'If the work done in respect of the slipway is correctly described as repairs, it cannot, I think, on the facts of this case, be of a capital nature. The problem is to characterise the expenditure according to the familiar distinction between repair, in the sense of restoration by renewal or replacement of subsidiary parts of a whole, and renewal in the sense of reconstruction of the entirety, meaning by the entirety not necessarily the whole but substantially the whole of the subject-matter under discussion: per Buckley LJ, in Lurcott v. Wakely & Wheeler; Rhodesia Railways Ltd v. Resident Commissioner and Treasurer, Bechuanaland Protectorate'.

54. Expenditure on initial repairs of newly or recently acquired premises, plant, etc where the expenditure is incurred in remedying defects in existence at the date of acquisition is of a capital nature and is not, therefore, deductible (paragraphs 68 to 78 of this Ruling elaborate on initial repairs).

55. No deduction is allowable for 'notional' repairs, ie an amount which it is estimated the repair would have cost the taxpayer if the premises, plant, etc had in fact been repaired.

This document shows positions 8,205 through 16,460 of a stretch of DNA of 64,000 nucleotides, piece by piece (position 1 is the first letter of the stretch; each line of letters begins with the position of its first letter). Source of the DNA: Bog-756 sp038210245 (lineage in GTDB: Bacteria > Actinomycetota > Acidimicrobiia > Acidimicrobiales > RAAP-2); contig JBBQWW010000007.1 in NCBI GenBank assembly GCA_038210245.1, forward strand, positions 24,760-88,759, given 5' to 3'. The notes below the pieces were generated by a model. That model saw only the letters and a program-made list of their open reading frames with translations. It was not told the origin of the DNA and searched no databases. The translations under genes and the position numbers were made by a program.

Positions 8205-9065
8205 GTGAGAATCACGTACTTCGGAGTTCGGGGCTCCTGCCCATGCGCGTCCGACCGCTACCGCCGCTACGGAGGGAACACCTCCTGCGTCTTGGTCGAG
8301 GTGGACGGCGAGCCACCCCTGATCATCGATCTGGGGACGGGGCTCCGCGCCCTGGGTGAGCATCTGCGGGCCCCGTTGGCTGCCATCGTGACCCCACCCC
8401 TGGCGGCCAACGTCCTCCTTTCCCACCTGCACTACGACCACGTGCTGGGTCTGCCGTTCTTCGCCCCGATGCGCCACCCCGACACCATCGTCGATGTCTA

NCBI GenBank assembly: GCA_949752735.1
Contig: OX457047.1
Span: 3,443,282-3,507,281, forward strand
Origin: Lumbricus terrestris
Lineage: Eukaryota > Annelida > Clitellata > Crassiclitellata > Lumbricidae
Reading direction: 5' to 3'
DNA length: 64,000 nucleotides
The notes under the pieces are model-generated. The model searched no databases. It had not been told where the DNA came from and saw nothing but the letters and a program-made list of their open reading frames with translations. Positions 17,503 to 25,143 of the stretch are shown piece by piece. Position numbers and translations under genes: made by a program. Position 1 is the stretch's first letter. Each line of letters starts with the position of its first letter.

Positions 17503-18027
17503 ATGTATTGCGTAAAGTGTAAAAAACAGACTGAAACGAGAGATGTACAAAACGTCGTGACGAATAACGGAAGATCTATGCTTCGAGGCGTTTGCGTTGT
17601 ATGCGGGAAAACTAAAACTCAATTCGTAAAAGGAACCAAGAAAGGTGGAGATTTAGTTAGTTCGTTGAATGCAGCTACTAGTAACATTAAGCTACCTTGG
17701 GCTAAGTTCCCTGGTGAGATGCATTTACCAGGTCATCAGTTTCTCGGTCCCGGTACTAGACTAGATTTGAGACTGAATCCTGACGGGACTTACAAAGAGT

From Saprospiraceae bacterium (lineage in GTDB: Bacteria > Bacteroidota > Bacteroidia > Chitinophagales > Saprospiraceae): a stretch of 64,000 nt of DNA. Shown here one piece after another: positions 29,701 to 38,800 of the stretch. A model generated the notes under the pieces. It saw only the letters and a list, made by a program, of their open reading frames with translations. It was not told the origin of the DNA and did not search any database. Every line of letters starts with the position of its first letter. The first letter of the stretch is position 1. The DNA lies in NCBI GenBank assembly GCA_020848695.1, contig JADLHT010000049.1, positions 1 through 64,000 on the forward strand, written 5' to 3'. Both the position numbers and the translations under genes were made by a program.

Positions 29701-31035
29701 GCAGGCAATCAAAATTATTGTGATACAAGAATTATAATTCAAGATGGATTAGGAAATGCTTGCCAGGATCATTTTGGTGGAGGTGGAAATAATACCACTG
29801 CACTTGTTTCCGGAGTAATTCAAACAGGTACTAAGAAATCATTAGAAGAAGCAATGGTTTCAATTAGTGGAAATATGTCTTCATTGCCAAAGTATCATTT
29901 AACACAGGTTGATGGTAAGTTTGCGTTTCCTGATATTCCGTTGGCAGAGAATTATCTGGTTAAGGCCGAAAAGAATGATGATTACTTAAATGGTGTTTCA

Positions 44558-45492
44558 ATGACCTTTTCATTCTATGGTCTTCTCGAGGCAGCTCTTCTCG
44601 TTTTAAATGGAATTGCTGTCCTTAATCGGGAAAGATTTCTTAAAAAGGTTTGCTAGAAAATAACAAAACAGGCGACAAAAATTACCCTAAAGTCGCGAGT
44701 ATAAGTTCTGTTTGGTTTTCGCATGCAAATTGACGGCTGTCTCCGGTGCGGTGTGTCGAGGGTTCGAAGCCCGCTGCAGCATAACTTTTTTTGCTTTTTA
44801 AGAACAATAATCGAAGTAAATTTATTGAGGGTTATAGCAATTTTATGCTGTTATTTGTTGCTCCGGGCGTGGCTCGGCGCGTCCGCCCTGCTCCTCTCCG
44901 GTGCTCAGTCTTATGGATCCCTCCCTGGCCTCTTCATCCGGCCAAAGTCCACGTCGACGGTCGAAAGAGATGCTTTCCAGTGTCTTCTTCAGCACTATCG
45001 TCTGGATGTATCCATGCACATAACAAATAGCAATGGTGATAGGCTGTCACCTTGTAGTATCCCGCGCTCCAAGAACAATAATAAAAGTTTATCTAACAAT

56. In the Western Suburbs Cinemas Ltd case the ceiling of a motion picture theatre was in a state of disrepair. To restore the ceiling to its original condition would have cost #603. The company instead replaced the ceiling with a new one of a different design and better material for a cost of more than #3000. The High Court (Kitto J) concluded that the new ceiling was an improvement to a fixed capital asset and that its cost was a capital charge. After reaching this conclusion, his Honour rejected an argument that, where an actual expenditure is not an allowable deduction, a notional expenditure may be. Kitto J said at (CLR) 107; (ATD) 455: